and girl--one that was a servant to them both in past days.  He's been
down to Limerick to see Mrs. Llyn and the beautiful daughter.  I met him
an hour ago, and he told me.  He told me more.  He told me Mrs. Llyn
spoke to him of your friendship with Erris Boyne, and how she meant to
tell you who and what he was.  She said her daughter didn't even know her
father's name.  She had been kept in ignorance."

Dyck seated himself on the rough bed of the cell, and stared at Michael,
his hands between his knees, his eyes perturbed.

"Michael," he said at last, "if it's true--what you've told me--I don't
see my way.  Every step in front of me is black.  To tell the whole truth
is to bring fresh shame upon Mrs. Llyn and her daughter, and not to tell
the whole truth is to take away my one chance of getting out of this
trouble.  I see that!"

"I don't know what you mean, sir, but I'll tell you this--none that knows
you would believe you'd murder Erris Boyne or anny other man."

Dyck wiped the sweat from his forehead.

"I suppose you speak the truth, Michael, but it isn't people who've known
me that'll try me; and I can't tell all."

"Why not, if it'll help you?"

"I can't--of course I can't.  It would be disgrace eternal."

"Why?  Tell me why, sir!"

Dyck looked closely, firmly, at the old servant and friend.  Should he
tell the truth--that Boyne had tried to induce him to sell himself to the
French, to invoke his aid against the English government, to share in
treason?  If he could have told it to anybody, he would have done so to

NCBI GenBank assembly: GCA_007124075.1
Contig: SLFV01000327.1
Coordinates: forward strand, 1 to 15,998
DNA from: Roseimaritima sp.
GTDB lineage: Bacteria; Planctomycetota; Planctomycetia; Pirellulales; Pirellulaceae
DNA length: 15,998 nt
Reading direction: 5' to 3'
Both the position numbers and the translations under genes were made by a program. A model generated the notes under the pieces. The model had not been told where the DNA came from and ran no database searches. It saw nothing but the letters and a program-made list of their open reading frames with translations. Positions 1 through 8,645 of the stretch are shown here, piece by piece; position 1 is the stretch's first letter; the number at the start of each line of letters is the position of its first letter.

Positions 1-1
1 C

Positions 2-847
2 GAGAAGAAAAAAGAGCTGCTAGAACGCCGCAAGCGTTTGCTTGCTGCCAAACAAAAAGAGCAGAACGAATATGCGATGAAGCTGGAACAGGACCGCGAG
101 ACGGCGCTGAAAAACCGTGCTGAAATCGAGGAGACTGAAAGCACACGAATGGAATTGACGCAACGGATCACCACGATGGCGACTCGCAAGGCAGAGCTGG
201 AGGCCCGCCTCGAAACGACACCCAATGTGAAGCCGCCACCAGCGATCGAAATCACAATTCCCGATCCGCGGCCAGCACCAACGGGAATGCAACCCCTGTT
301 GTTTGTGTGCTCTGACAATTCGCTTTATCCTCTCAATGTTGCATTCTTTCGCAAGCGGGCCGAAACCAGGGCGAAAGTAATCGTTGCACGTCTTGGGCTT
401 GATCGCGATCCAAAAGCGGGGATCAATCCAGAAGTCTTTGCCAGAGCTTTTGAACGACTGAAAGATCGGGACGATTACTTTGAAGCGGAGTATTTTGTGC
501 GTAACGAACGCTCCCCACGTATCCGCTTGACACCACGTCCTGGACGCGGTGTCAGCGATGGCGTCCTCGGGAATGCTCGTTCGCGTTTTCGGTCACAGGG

Michael; but if it was true that in his drunken blindness he had killed
Boyne, he would not seek to escape by proving Boyne a traitor.

He believed Boyne was a servant of the French; but unless the facts came
out in the trial, they should not have sure origin in himself.  He would
not add to his crime in killing the father of the only girl who had ever
touched his heart, the shame of proving that father to be one who should
have been shot as a traitor.

He had courage and daring, but not sufficient to carry him through that
dark chapter.  He would not try to save himself by turning public opinion
against Erris Boyne.  The man had been killed by some one, perhaps--and
the thing ached in his heart--by himself; but that was no reason why the
man's death should not be full punishment for all the wrong he had done.

Dyck had a foolish strain in him, after all.  Romance was his deadly foe;
it made him do a stupid, if chivalrous, thing.  Meanwhile he would warn
the government at once about the projected French naval raid.

"Michael," said Dyck, rising again, "see my father, but you're not to say
I didn't kill Boyne, for, to tell the truth, I don't know.  My head"--
he put his hand to it with a gesture of despair--"my head's a mass of
contradictions.  It seems a thousand years since I entered that tavern!
I can't get myself level with all that's happened.  That Erris Boyne
should be the father of the sweet girl at Limerick shakes me.  Don't you
see what it means?  If I killed him, it spoils everything--everything.
If I didn't kill him, I can only help myself by blackening still more the
life of one who gave being to--"

"Aye, to a young queen!" interrupted Michael.